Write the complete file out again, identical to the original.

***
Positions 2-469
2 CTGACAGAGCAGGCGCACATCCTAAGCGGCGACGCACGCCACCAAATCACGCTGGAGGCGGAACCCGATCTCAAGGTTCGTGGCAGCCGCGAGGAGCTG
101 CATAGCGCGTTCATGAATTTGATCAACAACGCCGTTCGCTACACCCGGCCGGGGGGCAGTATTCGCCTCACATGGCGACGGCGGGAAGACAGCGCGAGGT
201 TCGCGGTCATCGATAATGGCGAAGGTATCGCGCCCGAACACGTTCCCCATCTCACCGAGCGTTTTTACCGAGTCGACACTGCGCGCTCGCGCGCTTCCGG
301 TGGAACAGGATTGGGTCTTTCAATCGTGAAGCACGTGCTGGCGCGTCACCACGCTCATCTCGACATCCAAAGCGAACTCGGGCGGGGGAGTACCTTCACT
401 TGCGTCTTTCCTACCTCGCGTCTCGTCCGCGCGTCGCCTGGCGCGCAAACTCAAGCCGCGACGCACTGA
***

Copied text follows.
Positions 2-469
2 CTGACAGAGCAGGCGCACATCCTAAGCGGCGACGCACGCCACCAAATCACGCTGGAGGCGGAACCCGATCTCAAGGTTCGTGGCAGCCGCGAGGAGCTG
101 CATAGCGCGTTCATGAATTTGATCAACAACGCCGTTCGCTACACCCGGCCGGGGGGCAGTATTCGCCTCACATGGCGACGGCGGGAAGACAGCGCGAGGT
201 TCGCGGTCATCGATAATGGCGAAGGTATCGCGCCCGAACACGTTCCCCATCTCACCGAGCGTTTTTACCGAGTCGACACTGCGCGCTCGCGCGCTTCCGG
301 TGGAACAGGATTGGGTCTTTCAATCGTGAAGCACGTGCTGGCGCGTCACCACGCTCATCTCGACATCCAAAGCGAACTCGGGCGGGGGAGTACCTTCACT
401 TGCGTCTTTCCTACCTCGCGTCTCGTCCGCGCGTCGCCTGGCGCGCAAACTCAAGCCGCGACGCACTGA